Put a cat in a box, he proposed, and rig up a Rube Goldberg contraption involving a hammer, a vial of poison and a quantum triggering device. If an electron is in one position, the hammer will remain safely cocked. But if the electron moves into the opposite location, the hammer will drop, smashing the vial and killing the cat.
The laws of quantum mechanics hold that as long as the electron remains undisturbed, it hangs in limbo, occupying both its possible states. The cat, by extension, is both dead and alive.
Scientists still disagree over just what to make of Schrodinger's thought experiment. But that has not stopped them from exploiting the bizarre rules of quantum physics to make computers whose tiny registers can be both on and off registering 1 and 0 at the same time. As hard as it is to fathom, theorists have proved that such a machine a quantum computer could perform multitudes of calculations simultaneously, leaving the mightiest supercomputers choking in the dust.
In the latest of a steady stream of small developments, researchers in the Netherlands and Japan reported in the journal Science last week that they had caused an electrical current in a superconducting ring to flow simultaneously clockwise (representing 1) and counterclockwise (0). The result was a "qubit," a quantum representation of both the digits of binary arithmetic. In other labs, qubits have been devised from single atoms. Whatever is used as the quantum abacus beads, the result is an exponential explosion in computing power.
Ordinarily a row of 10 bits (think of them as tiny switches turned on or off) can hold any one of a thousand different numbers (1,024 to be exact). But a row of 10 qubits, because of its quantum nature, can hold all the numbers at once. To find the square root of every number from 1 to 1,000, you would load them all onto a row of 10 atoms, perform a single calculation, and voila all the answers would appear.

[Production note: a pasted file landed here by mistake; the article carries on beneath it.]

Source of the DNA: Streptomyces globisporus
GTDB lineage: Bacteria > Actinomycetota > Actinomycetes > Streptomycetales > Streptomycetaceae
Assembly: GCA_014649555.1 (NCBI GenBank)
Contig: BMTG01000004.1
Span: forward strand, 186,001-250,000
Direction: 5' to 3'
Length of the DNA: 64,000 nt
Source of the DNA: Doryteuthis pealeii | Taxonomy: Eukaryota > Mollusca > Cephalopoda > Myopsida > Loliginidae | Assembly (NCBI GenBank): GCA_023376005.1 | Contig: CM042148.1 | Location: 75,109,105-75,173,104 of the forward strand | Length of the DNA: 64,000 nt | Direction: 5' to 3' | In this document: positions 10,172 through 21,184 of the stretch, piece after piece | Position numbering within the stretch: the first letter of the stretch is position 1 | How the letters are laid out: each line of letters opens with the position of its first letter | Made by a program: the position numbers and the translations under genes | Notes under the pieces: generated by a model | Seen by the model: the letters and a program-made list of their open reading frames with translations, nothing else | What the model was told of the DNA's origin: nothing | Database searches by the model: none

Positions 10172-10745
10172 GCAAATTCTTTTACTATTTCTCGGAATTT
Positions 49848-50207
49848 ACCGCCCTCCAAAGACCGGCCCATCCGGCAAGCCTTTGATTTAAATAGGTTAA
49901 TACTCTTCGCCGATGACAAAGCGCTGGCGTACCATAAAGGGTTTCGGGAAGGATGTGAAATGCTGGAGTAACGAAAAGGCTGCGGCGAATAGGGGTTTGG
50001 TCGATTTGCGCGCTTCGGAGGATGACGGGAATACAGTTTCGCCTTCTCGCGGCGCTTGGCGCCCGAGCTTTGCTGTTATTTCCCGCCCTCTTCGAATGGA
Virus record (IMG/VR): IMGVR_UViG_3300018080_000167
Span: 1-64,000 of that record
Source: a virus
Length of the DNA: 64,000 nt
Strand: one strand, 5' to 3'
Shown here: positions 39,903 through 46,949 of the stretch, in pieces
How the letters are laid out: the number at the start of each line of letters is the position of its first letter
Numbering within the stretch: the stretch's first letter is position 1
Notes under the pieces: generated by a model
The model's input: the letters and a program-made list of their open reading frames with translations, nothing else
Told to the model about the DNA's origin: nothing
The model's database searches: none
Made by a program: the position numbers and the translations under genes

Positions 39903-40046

Every time you add a qubit to the string, the computing power doubles. A row of 11 atoms will carry out 2,048 simultaneous calculations, and a row of 12 will do 4,096. By the time you get to just 14 atoms, a speck still far too tiny to see, you can do more calculations in tandem (16,384) than the fastest supercomputer in the U.S.--a machine at Los Alamos National Laboratory so voracious that it draws several megawatts of power.
Mathematicians have proved that a quantum computer with thousands of calculating atoms could rapidly find the factors of numbers hundreds of digits long a problem that would take the best conventional supercomputers billions of years. Since the codes used to protect corporate and military secrets are based on factoring, this development is of more than academic interest. Program a row of atoms to scan huge databases of information, and the result could be, among other things, the ultimate chess master, a quantum Deep Blue.
Of course, what is true in theory may turn out to be impossible in practice. As one researcher, Lov Grover of Lucent, put it, "We're writing the software for a device that does not yet exist."
Though nothing in the laws of physics rules out quantum computers, qubits are maddeningly delicate. Experiments must be done at temperatures near absolute zero, and the slightest disturbance can cause the teetering quantum states to collapse. Given such obstacles, quantum computing's accomplishments have so far been rather modest: using a short string of atoms to find the factors of the number 15 or to search a "database" of eight items.
What happens from here on out depends on the kind of technological advances that are always hard to predict. About the same time that Schrodinger unleashed his quantum cat, the British mathematician Alan Turing was sketching out the theory of the modern digital computer. A decade later, during World War II, Turing was helping program Colossus, a room-size electronic calculating machine that used 1,800 vacuum tubes to crack German codes. The abstraction had become real.
George Johnson's newest book, A Shortcut Through Time: The Path to the Quantum Computer, was published this month by Alfred A. Knopf